Monday, March 3, 2008

This is Your Brain on Brands

The Neurocritic has a refreshingly skeptical post about neuromarketing:

Advertisers, neuroscientists combine forces to produce outlandish headlines:
Advertisers, neuroscientists trace source of emotions in brain
Tuesday, February 19, 2008

GAINESVILLE, Fla. — First came direct marketing, then focus groups. Now, advertisers, with the help of neuroscientists, are closing in on the holy grail: mind reading.

At least, that’s what is suggested in a paper published today in the journal Human Brain Mapping authored by a group of professors in advertising and communication and neuroscience at the University of Florida [Morris et al., 2008].

Not only outlandish headlines, the holy grail of "mind reading" is within the grasp of their PR department. more...
I've been following the neuromarketing thing for a few years now (Google alerts be thanked). The story of neuromarketing actually started with the Pepsi Challenge ad campaign. People in a blind taste-test actually do prefer the taste of Pepsi. So why so people still prefer to buy Coca-Cola?

To answer this question, functional magnetic resonance imaging (fMRI) was put to use, measuring the activated parts of the brain of cola drinkers.

From Frontline's The Persuaders:
Coke "lit up" the medial prefrontal cortex -- a part of the brain that controls higher thinking. Montague's hunch was that the brain was recalling images and ideas from commercials, and the brand was overriding the actual quality of the product. For years, in the face of failed brands and laughably bad ad campaigns, marketers had argued that they could influence consumers' choices. Now, there appeared to be solid neurological proof. Montague published his findings in the October 2004 issue of Neuron, and a cottage industry was born.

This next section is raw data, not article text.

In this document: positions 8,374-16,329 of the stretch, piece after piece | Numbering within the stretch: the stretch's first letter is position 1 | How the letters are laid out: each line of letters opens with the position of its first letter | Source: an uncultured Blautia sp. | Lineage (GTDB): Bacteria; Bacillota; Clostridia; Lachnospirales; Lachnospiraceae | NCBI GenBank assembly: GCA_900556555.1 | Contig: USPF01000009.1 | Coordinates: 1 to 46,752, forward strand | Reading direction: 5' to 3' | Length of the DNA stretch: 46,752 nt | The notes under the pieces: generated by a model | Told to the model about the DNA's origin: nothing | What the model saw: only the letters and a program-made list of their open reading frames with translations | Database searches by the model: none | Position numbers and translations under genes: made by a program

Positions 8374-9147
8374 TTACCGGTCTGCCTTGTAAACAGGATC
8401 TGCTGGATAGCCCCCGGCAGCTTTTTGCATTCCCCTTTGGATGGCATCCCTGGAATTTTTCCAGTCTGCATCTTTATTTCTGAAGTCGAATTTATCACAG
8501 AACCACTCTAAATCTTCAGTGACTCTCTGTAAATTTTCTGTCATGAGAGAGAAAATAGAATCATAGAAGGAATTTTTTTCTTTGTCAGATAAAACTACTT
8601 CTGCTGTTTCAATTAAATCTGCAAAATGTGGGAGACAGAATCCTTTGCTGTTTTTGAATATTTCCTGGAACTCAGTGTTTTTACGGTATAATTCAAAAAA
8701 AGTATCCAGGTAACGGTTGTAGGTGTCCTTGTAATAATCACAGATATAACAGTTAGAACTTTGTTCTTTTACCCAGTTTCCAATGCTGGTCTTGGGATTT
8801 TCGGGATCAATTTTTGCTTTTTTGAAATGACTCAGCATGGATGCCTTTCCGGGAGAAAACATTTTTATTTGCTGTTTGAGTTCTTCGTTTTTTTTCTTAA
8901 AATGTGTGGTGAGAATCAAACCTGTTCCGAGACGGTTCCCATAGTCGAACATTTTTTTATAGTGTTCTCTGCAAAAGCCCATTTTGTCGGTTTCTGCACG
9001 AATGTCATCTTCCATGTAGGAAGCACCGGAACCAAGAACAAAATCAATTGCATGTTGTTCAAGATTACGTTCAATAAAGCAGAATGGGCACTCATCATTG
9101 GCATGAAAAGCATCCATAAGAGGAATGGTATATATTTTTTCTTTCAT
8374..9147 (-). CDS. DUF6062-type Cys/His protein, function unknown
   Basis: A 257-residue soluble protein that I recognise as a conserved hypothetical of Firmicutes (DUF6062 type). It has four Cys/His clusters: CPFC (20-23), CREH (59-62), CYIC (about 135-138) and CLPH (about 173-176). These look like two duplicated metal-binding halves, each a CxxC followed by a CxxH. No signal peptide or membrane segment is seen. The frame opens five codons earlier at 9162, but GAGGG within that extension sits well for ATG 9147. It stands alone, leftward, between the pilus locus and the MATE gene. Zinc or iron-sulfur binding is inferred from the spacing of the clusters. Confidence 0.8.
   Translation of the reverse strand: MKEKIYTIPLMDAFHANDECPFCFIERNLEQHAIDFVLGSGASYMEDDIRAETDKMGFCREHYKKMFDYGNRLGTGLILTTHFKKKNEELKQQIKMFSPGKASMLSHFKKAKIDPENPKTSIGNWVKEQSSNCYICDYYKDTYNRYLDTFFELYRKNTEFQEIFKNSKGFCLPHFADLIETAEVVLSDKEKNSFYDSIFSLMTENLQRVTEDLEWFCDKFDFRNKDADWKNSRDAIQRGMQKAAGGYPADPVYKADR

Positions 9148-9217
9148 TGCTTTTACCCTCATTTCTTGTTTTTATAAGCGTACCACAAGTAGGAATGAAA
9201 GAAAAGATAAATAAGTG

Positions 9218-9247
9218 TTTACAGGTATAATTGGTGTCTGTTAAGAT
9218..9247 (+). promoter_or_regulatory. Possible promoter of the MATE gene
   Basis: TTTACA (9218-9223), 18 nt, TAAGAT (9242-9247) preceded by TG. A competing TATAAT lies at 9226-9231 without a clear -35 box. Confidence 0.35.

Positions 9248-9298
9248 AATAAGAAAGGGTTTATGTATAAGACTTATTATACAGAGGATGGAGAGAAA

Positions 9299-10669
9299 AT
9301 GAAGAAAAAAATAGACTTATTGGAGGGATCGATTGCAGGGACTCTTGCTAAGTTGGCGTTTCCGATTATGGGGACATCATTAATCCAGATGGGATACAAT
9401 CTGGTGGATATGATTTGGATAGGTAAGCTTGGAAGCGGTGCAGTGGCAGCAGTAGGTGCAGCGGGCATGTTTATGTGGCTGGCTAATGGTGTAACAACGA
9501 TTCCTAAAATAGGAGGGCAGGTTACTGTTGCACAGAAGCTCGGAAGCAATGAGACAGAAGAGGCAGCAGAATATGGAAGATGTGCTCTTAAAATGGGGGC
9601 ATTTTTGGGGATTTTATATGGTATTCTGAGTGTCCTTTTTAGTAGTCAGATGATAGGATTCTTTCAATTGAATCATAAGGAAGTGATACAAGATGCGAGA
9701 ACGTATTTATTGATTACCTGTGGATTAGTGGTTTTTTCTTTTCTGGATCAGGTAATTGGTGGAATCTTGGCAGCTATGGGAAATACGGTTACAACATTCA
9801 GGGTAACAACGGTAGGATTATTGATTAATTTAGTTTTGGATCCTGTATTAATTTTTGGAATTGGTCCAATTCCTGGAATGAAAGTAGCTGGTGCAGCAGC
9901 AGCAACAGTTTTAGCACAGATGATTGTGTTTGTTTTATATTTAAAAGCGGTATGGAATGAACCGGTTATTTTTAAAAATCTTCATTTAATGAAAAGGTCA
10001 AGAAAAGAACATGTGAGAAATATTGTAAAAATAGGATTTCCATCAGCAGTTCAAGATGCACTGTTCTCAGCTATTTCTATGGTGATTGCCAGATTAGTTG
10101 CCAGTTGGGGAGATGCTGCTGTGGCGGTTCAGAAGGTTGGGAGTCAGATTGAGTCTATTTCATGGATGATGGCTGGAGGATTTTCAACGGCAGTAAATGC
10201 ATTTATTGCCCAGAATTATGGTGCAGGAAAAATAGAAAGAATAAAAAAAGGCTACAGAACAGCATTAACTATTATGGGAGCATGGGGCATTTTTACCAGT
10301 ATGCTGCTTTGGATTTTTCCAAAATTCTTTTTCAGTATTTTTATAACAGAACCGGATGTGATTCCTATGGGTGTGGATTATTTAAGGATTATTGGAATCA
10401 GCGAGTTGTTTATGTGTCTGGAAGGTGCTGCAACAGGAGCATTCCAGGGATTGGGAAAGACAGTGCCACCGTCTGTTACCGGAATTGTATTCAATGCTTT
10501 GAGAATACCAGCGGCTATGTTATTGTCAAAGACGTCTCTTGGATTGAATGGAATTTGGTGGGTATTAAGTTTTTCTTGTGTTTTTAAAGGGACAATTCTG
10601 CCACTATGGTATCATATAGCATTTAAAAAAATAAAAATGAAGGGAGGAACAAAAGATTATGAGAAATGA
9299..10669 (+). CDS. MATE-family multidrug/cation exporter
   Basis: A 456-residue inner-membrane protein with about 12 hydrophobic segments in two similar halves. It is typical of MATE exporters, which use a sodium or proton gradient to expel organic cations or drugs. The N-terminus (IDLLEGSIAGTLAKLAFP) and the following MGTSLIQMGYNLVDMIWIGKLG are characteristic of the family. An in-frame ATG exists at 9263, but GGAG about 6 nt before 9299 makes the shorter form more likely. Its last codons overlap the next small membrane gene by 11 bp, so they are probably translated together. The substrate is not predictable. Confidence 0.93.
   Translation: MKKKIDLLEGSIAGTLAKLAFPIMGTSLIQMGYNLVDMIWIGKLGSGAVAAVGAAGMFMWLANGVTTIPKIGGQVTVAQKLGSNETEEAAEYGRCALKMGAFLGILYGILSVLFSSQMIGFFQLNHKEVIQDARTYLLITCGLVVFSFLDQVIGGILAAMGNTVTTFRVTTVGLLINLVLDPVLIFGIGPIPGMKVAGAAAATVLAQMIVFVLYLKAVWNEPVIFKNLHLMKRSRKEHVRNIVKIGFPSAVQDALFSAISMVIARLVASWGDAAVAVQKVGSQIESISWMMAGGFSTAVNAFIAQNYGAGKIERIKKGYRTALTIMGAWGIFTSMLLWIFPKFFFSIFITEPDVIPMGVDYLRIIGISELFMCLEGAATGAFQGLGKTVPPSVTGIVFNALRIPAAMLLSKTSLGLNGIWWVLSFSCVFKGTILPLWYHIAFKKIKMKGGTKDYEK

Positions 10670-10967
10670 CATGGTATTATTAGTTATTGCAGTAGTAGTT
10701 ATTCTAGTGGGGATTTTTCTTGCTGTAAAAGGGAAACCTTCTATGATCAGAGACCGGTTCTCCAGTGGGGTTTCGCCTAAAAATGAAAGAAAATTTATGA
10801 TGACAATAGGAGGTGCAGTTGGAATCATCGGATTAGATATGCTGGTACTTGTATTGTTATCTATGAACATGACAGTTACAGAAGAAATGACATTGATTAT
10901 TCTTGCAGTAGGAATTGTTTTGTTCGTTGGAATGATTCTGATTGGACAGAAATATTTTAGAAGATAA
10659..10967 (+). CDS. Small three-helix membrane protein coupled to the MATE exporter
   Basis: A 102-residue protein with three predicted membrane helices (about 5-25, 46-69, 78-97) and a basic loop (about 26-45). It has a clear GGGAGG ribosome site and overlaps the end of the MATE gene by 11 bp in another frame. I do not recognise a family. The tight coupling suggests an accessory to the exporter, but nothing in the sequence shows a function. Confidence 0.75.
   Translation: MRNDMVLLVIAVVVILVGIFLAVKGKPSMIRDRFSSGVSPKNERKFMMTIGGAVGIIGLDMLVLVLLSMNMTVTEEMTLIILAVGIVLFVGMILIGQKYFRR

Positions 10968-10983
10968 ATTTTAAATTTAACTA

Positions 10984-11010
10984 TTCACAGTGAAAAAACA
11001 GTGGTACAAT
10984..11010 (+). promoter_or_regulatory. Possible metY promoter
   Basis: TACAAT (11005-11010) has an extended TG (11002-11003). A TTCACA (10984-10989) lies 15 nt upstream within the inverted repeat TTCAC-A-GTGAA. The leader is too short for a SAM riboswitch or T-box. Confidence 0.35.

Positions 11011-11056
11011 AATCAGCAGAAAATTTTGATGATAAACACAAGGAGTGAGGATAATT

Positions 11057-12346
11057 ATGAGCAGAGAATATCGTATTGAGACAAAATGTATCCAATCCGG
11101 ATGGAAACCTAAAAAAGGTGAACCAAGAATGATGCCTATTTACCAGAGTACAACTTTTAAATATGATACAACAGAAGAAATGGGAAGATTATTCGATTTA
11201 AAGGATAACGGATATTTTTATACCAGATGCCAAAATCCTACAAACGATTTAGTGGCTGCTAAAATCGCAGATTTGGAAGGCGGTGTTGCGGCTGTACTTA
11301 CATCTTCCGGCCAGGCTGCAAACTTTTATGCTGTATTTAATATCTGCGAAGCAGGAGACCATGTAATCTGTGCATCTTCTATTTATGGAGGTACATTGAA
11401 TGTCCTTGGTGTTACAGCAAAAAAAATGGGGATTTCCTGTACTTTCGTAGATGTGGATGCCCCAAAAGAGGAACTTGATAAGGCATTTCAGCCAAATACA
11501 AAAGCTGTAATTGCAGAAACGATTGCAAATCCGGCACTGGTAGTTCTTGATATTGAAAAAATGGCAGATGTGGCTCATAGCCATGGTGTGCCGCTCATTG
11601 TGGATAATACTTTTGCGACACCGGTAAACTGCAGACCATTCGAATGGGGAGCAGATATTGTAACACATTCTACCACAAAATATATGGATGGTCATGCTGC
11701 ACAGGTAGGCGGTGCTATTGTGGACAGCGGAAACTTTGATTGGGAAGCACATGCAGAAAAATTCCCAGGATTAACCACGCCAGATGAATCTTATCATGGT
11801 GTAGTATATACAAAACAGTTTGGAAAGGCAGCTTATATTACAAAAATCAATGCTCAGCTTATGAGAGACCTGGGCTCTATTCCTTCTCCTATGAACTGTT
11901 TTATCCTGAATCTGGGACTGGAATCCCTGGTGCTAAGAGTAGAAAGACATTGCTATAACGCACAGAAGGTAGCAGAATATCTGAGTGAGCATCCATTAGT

Neuromarketing, in one form or another, is now one of the hottest new tools of its trade. At the most basic levels, companies are starting to sift through the piles of psychological literature that have been steadily growing since the 1990s' boom in brain-imaging technology.
There is a great deal of hype in the field of neuromarketing. (They're marketers after all.) For a recent example, here's a press release excerpt on the brainwaves of subjects watching Hillary and Obama YouTube ads (see if you can spot any selection bias):
Researchers found that the Obama "Yes We Can" viral video generated the highest brain response.

The study involved 25 subjects under 30 years of age who were tested using caps with electrodes that are linked to electroencephalography (EEG) equipment, which measured and recorded brain activity in millisecond increments.

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